Effective on December 31, 2019 the Boy Scouts of America (Scouts BSA) and The Church of Jesus Christ of Latter-day Saints dissolved their century-old relationship. The church and the Scouts BSA jointly made the announcement on May 8, 2018.

While the church did not object when the Scouts BSA began allowing girls and homosexually oriented people as both scouts and leaders into the organization, many still attribute that decision as the motivation for the separation.

The Church's official statement explained that its reason for leaving was to address the needs of global membership. “As a global church with millions of children and youth, we need to address diverse needs and fortify all children and youth with gospel-centered growth and learning experiences now more than ever.”

This year the church has begun using its Children and Youth Program, a church centered and controlled program, with the goal of helping "all girls and boys, young women and young men discover their eternal identity, build character and resilience, develop life skills and fulfill their divine roles as daughters and sons of God.”

Eagle Scout applicants and their projects have provided a valuable resource to the cities of this area, as they complete projects to improve their community. The Preston Citizen asked each city in Franklin County what the potential loss of this resource mean for the cities moving forward.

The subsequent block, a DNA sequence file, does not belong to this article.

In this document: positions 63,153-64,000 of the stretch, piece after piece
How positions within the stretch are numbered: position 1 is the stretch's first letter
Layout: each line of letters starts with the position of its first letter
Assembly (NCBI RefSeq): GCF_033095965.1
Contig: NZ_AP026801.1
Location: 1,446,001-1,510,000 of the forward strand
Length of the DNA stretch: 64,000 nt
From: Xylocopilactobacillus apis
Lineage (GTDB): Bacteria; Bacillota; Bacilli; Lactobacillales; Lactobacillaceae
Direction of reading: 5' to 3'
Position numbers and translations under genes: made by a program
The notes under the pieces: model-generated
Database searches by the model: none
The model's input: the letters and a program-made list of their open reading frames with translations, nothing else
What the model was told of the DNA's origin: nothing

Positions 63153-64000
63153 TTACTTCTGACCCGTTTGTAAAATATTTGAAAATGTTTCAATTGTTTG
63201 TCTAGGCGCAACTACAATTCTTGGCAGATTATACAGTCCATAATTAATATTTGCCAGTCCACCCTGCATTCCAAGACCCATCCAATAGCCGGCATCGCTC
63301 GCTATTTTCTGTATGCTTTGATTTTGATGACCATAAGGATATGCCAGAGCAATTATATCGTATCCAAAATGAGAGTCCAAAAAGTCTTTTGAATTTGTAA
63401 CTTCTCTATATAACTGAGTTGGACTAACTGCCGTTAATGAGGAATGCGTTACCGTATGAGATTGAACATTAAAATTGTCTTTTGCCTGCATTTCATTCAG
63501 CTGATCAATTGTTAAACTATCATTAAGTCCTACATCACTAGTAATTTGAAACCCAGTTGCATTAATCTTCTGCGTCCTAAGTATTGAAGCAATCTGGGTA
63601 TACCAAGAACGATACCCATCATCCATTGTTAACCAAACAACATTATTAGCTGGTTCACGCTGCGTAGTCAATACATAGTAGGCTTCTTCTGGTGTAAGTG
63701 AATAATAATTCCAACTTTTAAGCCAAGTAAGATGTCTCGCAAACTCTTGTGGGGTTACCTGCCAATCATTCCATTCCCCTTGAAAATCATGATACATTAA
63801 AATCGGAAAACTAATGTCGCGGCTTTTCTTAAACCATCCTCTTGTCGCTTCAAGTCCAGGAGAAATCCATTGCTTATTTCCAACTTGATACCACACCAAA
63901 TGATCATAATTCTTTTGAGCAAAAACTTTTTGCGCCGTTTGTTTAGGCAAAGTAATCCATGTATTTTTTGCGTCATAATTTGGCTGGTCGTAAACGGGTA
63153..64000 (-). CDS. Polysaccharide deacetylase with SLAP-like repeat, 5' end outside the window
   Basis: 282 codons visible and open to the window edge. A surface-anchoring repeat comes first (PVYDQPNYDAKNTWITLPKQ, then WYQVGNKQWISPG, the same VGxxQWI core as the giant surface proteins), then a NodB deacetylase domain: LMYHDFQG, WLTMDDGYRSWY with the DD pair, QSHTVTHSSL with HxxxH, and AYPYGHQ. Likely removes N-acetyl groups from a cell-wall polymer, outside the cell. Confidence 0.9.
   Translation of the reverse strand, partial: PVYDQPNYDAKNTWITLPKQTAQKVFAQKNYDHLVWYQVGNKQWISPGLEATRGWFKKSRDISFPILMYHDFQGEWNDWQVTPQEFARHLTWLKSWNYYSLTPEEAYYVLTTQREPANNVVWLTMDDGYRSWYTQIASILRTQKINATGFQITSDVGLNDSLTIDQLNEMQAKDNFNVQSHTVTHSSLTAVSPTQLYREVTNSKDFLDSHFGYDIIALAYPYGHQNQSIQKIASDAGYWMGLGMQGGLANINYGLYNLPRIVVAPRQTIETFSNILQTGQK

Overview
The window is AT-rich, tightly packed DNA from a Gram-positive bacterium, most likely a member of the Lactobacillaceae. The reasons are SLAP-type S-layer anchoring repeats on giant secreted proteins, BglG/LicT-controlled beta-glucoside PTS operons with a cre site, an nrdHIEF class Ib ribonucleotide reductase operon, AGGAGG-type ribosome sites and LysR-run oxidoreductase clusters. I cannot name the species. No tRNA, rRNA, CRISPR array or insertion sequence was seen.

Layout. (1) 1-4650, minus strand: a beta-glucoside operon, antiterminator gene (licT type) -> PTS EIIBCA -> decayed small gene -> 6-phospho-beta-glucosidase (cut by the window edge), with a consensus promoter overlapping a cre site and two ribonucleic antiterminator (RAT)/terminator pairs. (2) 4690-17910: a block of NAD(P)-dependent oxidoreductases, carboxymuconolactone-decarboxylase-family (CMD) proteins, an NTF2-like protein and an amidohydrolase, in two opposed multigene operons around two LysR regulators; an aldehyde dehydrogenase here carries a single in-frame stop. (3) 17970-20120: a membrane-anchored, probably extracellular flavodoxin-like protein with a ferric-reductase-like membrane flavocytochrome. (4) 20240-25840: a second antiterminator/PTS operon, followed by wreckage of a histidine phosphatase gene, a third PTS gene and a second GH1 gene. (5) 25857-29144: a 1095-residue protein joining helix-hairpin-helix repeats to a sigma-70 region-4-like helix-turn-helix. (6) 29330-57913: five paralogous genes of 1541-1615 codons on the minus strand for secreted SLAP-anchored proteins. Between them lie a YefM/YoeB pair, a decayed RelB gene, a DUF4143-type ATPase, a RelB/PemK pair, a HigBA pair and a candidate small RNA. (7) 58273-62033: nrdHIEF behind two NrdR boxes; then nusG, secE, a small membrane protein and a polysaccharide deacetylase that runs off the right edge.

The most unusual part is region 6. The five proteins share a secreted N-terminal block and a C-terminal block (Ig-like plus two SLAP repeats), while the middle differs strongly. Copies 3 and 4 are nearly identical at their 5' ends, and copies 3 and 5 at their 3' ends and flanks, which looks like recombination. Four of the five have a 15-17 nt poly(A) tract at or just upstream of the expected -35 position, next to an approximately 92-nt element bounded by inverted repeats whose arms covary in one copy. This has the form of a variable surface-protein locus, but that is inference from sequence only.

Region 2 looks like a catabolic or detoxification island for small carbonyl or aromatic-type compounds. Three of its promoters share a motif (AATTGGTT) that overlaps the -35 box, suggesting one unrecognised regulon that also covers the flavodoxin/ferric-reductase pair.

The sole response to this question came from Dayton City, whose leaders felt that nothing major would change. Councilman Dee Beckstead said that he believes the Elks, or other service organizations, will take up the torch in Franklin County. He and other Dayton City Council members conveyed gratitude and appreciation to Scouts, both past and present, and expressed hope that Scouting will continue into the future.

To that end, Troop 30, a non-denominational group sponsored by Jared Jensen and his company, ACME Fireworks, has been organized to serve the Franklin County area. It meets at the Franklin County Extension Office, 561 West Oneida, Preston, at 7 p.m. on Thursday nights. Ben Babb is the Scout Master. 

Most area families have embraced the Church's new program for children and youth.

One LDS parent who wished to remain anonymous noted that some people in their ward are continuing on in Scouting, but that most members are done, as are they.

"We have enough evening activities. We told our boys we did (Scouting) because the church did it. We’ll stay in the new church program, but the kids still want their sports and other activities.”

LDS scout troops made up around 20% of the total population in the Scouts BSA. Both parties seem to be leaving on good terms with one another. The church said it, “continues to support the goals and values reflected in the Scout Oath and Scout Law and expresses its profound desire for Scouting's continuing and growing success in the years ahead.”

Though this didn't stop M. Russell Ballard, an apostle in the Church, from commenting, "The reality there is we didn't really leave them; they kind of left us. The direction they were going was not consistent to what we feel our youth need to have… to survive in the world that lies ahead for them."

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